Firstly I have been waiting to hear from a potential client regarding a pitch for a large project.  The pitching process took months of effort. I’ve been on tenterhooks and can’t settle, checking my email constantly.  I can’t understand why they are delaying the result and am starting to be convinced we haven’t got it.

Secondly I heard that a number of friends have lost their jobs. This made me very angry at the people that did this and I spent a whole afternoon in a bad mood.

The incessant wind and rain and ever rising flood levels (I live by the River Thames) has been a real worry. I am increasingly frustrated by the politicians who seem to offer nothing but platitudes.

Finally I have an injury and after 6 weeks of rest I am still only able to run 3 – 4 miles a day very cautiously.

On the other hand it’s been a good week:

Firstly I have been waiting to hear from a potential client regarding a pitch for a large project.  We did great to get through to the final round and learned loads in the process.  I had weaned myself off constantly checking email and being on tenterhooks has lead me back into bad habits, it’s noticeable how it distracts you and prevents you from fully attending to the here and now which I hadn’t really appreciated before.

Secondly I heard that a number of friends have lost their jobs, I was quite angry for a while.  Of course once I calmly looked at it I realised that raging is pointless.  Having compassion and finding ways to help would be more useful.  So I contacted them and offered to help.  By reaching out they know I care.

The incessant wind and rain and ever rising flood levels (I live by the River Thames) is a concern.  Yet there is nothing I can do about the weather.  Accepting the issue and getting on with what needs to be done in the short term is more productive.  And maybe if we keep the pressure on this will help the climate change naysayers see the truth.

I have an injury and after 6 weeks of rest I am now able to run 3 – 4 miles a day albeit cautiously.  If I do some cross training and keep healing I’ll still make a spring race or two.  And today a gentle 4 miler in a rare burst of sunny, calm weather felt just great.

I know which week I chose to have.  What will you choose?

I’m broke but I’m happy
I’m poor but I’m kind
I’m short but I’m healthy, yeah
I’m high but I’m grounded
I’m sane but I’m overwhelmed
I’m lost but I’m hopeful baby
What it all comes down to
Is that everything’s gonna be fine fine fine
’cause I’ve got one hand in my pocket
And the other one is giving a high five

Alanis Morrisette

Lightening the load

On my morning commute today a very worried young man sat next to me.  He pulled out a thick text book and feverishly pored over it.  It’s no exaggeration to say that he was working himself into a real state of anxiety – mumbling sentences out loud, pressing his fingers to his ears and rocking to and fro.

Most of us would have put our earphones in , shut our eyes and put it down as another ‘commuting nutter’ story.    I decided to see if I could improve his day.

I asked him what the subject was and he sheepishly said that it was the Chartered Institute of Taxation foundation course.   We briefly discussed what a huge, complex, ever changing and desperately dry topic that could be.  Not only that but his day job only covered about a quarter of the subjects and he was trying to study in his limited spare time via a correspondence course.  He knew no one who had passed first time, even the partners at his firm had struggled. With only 30-40% of candidates rumoured to pass outright he felt it was a hopeless task.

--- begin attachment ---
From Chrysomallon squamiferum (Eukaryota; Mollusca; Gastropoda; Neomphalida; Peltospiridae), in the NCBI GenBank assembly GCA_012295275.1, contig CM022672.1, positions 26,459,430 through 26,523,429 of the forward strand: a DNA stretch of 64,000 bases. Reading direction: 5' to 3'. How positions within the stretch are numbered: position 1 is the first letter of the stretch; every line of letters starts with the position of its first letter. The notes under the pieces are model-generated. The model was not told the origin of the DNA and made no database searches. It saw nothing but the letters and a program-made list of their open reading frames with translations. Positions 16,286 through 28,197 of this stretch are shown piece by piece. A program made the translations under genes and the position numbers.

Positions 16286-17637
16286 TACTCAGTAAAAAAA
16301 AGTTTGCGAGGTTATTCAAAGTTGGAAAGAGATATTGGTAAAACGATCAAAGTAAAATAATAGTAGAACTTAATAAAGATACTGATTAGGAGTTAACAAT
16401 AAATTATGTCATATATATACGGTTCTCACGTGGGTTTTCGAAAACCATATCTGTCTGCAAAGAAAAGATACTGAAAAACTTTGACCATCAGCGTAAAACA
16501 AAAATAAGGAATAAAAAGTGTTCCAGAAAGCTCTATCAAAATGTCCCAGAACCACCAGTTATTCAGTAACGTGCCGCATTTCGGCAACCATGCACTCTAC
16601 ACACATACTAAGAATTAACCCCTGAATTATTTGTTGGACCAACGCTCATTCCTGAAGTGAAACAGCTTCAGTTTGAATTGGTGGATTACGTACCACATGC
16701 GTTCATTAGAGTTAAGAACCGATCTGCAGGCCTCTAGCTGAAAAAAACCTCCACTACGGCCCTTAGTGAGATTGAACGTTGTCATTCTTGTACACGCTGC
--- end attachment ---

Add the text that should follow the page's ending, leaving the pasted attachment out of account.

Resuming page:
I wondered out loud whether making the exam seem harder than it was might serve any purpose for those that had passed? Perhaps it gave more kudos to the senior guys?  Maybe telling scare stories and frightening the juniors was a bit of a rite of passage?  I also asked what the pass mark was and this was rumoured to be 40-50%.  So I mused that if his day job covered 25% of the syllabus and he was good at that then he had half the required marks in the bag before starting.  All he really had to do was work out how to scrape together 25%.  That didn’t seem too daunting especially as it was an open book exam.

If my new companion applied the 80:20 rule and chose topics carefully he could quite easily get to a point where he was confident of getting the pass mark.  Ok he might not win any prizes but he could relax and really focus on doing a few things well.  After all when in practice as long as he knew what he didn’t know all would be well.

He went very quiet, but as we pulled into the station he said that he’d never looked at it this way.  If he thought about it logically he started to feel confident.  I could visibly see the change in him – as he stood to leave the carriage he looked a few inches taller, less stressed, more confident.

I have no way of knowing how he will perform in his exams, but I will guarantee he had a much better day today than he might otherwise have had.  Perhaps we can all have a better day if we take the time to look at things in a new light.  Getting a fresh perspective can really lighten the load.